Drawing Helps Us Remember Details Better Than Writing or Taking Photos, a New Study Shows

Researchers at the University of Waterloo believe that drawing is perhaps the most effective mnemonic tool.

A man attends an art therapy class at the Malakhovka center. Photo by Artyom GeodakyanTASS / Getty Images.

People are more likely to remember information they draw than information they visualize, write, or photograph, a new study published in Current Directions in Psychological Science says. Whereas other mnemonic devices engage one skill, drawing engages multiple: spatial, visual, and motor.

Researchers at Ontario’s University of Waterloo tested 24 university undergraduates and 24 adults aged 65 and older. Each subject was shown a series of 30 nouns and told to draw half of them and write out the others. Afterward, the researchers played a series of tones for the participants—a technique to upset the formation of memory. Finally, the subjects were given two minutes to recall as many of the words as they could.

Both the students and older adults showed better memory retention for the words that were drawn. In fact, on average, they remembered two drawn words for every written one.

On the whole, the younger group showed better memory retention than the older participants, which confirms previous research that younger adults are more open to alternative ways of engaging with words. What was perhaps more surprising, however, was that drawing helped both groups equally.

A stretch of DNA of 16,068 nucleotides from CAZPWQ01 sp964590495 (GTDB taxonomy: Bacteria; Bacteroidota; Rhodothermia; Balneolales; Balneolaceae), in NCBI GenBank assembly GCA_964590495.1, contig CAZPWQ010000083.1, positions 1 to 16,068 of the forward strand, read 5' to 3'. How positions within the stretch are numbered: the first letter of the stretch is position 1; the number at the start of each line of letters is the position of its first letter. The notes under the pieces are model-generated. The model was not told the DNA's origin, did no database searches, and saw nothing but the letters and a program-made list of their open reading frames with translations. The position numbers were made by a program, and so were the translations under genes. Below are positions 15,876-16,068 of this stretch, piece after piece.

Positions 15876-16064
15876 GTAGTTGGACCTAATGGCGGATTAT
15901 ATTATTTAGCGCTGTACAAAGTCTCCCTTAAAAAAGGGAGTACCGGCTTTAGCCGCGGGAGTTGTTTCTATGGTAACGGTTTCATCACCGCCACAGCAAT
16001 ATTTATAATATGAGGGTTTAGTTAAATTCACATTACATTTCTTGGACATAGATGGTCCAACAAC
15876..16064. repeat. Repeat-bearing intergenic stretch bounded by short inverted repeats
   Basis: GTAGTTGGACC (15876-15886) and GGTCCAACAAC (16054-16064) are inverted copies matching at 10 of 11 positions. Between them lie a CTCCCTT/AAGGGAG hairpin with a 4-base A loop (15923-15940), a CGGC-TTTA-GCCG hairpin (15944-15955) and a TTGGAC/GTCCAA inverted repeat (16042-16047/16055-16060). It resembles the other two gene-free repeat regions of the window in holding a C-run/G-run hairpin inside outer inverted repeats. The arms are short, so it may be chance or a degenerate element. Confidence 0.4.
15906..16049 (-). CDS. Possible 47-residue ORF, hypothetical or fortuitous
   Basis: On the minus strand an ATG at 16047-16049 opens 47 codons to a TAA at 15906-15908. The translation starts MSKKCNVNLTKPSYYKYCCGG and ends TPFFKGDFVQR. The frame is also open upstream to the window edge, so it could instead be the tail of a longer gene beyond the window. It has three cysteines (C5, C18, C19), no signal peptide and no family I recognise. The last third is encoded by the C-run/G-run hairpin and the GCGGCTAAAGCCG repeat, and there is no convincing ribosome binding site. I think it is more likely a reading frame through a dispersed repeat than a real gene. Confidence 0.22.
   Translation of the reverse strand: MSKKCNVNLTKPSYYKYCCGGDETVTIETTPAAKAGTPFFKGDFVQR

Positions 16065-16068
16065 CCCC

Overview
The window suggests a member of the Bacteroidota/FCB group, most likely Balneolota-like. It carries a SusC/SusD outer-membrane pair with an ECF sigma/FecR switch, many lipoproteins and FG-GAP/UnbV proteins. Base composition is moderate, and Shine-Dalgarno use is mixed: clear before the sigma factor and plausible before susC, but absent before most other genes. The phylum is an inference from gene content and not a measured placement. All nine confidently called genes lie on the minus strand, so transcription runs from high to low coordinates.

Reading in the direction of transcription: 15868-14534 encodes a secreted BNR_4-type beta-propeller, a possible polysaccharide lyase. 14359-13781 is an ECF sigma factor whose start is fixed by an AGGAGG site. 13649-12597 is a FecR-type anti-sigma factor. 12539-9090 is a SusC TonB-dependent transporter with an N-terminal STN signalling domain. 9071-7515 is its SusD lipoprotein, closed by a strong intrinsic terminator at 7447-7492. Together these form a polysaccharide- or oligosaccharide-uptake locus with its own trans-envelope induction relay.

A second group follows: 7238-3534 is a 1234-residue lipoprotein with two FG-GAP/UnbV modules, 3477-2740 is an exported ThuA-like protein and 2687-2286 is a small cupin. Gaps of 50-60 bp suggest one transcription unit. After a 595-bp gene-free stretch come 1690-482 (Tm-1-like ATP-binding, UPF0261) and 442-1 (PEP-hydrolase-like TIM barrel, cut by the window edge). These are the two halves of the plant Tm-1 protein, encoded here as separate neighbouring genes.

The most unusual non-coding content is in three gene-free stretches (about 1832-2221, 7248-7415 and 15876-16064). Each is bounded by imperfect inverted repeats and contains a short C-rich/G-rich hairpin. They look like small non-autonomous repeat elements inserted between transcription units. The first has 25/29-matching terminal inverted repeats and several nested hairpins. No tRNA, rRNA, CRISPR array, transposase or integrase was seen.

Preliminary results also show that drawing can potentially help patients with dementia and cognitive impairments retain new information.

Interest in the topic has increased in recent years as a debate grows over whether or not electronic devices facilitate memory—as they often purport—or inhibit it. Studies similar to the current one have started looking at memory’s relationship to gadgets as compared to writing by hand and taking photographs. The results have often been contradictory—leading us to perhaps the most salient takeaway from all this: the way our brains form memories is still something of a mystery.

Follow Artnet News on Facebook:

Want to stay ahead of the art world? Subscribe to our newsletter to get the breaking news, eye-opening interviews, and incisive critical takes that drive the conversation forward.


Article topics
Subscribe or log in to read the rest of this content.

You are currently logged into this Artnet News Pro account on another device. Please log off from any other devices, and then reload this page continue. To find out if you are eligible for an Artnet News Pro group subscription, please contact [email protected]. Standard subscriptions can be purchased on the subscription page.

Log In